Activity Introduction

srf_y8_vote_photoframeQuick summary: In this Finding Out lesson, students will dive deeper into the democratic freedoms enjoyed in Australia. They will choose a specific democratic freedom and work in groups to conduct online research into the meaning of it. Students will display their findings for their classmates to read. Then, using a stacked Venn diagram, students will apply their understanding of democratic freedoms to imagine what they look like in action at different levels of society, starting with themselves. Students will then choose a minority group and in a circle-of-viewpoints activity, imagine the experience of democratic freedoms from a different perspective. Students will reflect on their learning through a ‘Connect-Extend-Challenge’ visible thinking routine.

Essential questions:

  • What democratic freedoms are we entitled to?
  • Why are democratic freedoms important?

21st Century skills:

Critical thinking, Communicating, Creative Thinking, Global Citizenship.

Australian Curriculum Mapping

Content descriptions:
Year 8 Civics and Citizenship:

  • The freedoms that enable active participation in Australia’s democracy within the bounds of law, including freedom of speech, association, assembly, religion and movement (ACHCK061
  • Different perspectives about Australia’s national identity, including Aboriginal and Torres Strait Islander perspectives, and what it means to be Australian (ACHCK066

General capabilities: Literacy 

Relevant parts of year 8 achievement standards: Students analyse features of Australian democracy, and explain features of Australia’s democracy that enable active participation. They analyse issues about national identity in Australia and the factors that contribute to people’s sense of belonging. When researching, students develop a range of questions to investigate Australia’s political and legal systems and critically analyse information gathered from different sources for relevance. They explain different points of view on civics and citizenship issues. Students develop and present reasoned arguments on civics and citizenship issues using appropriate texts, subject-specific language and concepts. They identify ways they can be active and informed citizens in different contexts.

Topic: Human Rights

Unit of work: Story of Our Rights and Freedoms – Year 8

Time required: 120 mins.

Level of teacher scaffolding: Low – direct students through research tasks and coordinate student movement and participation for each activity.

Resources required: Student Worksheet – one copy per student OR computers/tablets to access the online worksheet. Freedoms Research Topic PostersUniversal Declaration of Human Rights articles, ‘What do Democratic Freedoms look like?’ – stacked Venn diagram (print one copy per student), Poster making materials and Blu-Tack/tape (optional). Web-enabled devices (optional). 

Keywords: views, communicating, research, reflection, creating.

Cool Australia’s curriculum team continually reviews and refines our resources to be in line with changes to the Australian Curriculum.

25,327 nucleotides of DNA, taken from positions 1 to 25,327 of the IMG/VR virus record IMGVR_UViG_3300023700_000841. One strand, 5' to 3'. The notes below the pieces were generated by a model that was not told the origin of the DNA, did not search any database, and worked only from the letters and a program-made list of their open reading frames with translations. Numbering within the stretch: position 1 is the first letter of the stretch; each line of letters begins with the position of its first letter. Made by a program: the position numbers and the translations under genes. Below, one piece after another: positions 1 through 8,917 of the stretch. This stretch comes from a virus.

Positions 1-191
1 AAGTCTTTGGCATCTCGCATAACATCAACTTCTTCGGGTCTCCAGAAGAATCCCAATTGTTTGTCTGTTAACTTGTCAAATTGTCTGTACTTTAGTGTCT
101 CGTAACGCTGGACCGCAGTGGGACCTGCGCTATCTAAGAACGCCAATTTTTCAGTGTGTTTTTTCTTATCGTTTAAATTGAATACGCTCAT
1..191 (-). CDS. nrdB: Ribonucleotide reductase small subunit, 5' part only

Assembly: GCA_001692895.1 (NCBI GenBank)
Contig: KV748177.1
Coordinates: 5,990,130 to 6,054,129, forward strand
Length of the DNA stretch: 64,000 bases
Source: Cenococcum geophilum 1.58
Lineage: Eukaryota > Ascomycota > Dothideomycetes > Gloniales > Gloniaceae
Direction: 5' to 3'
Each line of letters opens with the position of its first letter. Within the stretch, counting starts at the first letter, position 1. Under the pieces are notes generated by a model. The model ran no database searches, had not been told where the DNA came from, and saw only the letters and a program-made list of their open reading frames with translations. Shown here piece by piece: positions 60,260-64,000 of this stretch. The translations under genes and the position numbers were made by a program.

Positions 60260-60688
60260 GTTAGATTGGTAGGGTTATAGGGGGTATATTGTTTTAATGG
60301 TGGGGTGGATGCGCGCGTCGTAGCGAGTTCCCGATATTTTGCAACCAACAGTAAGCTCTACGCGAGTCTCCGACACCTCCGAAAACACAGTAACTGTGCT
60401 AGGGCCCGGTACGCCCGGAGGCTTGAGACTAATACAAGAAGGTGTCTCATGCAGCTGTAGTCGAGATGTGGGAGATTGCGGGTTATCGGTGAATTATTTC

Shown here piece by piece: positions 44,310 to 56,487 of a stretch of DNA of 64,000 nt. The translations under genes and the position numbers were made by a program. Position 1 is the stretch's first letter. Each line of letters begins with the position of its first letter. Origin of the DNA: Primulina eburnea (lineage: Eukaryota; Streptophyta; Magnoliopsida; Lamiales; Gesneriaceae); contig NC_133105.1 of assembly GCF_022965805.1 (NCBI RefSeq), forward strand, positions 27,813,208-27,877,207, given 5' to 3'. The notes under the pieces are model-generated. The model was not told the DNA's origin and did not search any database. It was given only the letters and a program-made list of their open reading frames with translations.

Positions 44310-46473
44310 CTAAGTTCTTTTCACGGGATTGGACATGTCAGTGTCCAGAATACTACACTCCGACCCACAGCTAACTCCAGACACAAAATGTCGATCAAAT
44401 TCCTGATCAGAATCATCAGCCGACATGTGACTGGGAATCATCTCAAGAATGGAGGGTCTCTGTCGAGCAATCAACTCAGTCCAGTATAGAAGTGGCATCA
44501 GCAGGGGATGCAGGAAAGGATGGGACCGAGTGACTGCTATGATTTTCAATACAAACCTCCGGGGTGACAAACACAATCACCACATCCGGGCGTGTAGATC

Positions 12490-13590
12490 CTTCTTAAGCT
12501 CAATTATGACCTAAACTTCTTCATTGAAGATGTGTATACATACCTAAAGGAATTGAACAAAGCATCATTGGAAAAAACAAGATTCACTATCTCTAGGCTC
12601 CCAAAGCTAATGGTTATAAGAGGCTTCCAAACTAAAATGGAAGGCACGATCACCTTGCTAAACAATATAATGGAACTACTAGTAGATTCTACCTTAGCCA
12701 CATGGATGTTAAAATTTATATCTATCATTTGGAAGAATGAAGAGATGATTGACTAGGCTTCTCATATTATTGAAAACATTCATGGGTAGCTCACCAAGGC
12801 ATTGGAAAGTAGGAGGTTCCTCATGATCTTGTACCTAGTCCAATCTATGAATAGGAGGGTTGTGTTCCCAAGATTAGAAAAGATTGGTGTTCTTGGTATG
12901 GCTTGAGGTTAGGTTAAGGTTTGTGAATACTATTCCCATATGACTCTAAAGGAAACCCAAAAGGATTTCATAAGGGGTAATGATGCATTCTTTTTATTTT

Worksheets

Teacher Worksheet

srf_y8votingcitizens3_photoframeTeacher preparation

Overarching learning goal: Students will understand several democratic freedoms. They will be able to apply their understanding to their own experiences and the experiences of other people. Students will consider the implications of when democratic freedoms are not enjoyed, and be able to formulate questions around concepts that they have not yet grasped.

Teacher content information:

To safeguard rights and freedoms, many countries include protections for basic human rights in national law. While the Australian government has been a longstanding supporter of the United Nations and was involved in the drafting of the Universal Declaration of Human Rights (UDHR), not all Australian legislation is entirely compatible with the Declaration. However, many of our rights and freedoms are protected by court judgements, Federal, State and local government laws, regulations and in the Federal and State Constitutions.

Australia is a representative democracy, meaning that ci

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Student Worksheet

Thought starter: Australia’s democracy enables active participation.

1. Use the 'What do Democratic Freedoms look like?' - stacked Venn diagram (ask your teacher for a print-out) to help you think deeply about what our freedoms look like in real life.

2. Choose a perspective from the list below:

  • Aboriginal and Torres Strait Islander peoples
  • Recent migrants
  • Women
  • Older people
  • Children and young people
  • LGBTI people
  • Prisoners
  • People with disability
  • People without citizenship

3. Complete the following sentence stems from the point of view you have selected:

  • I am thinking of democratic rights and freedoms in Australia from the point of view of…

  • In regards to democratic rights and freedoms, I think…

  • A question I have about democratic rights and freedoms from this viewpoint is…

Now share what you have written in a circle discussion with your group.

4. Once your group members have had an opportunity to share, ask each other the following q

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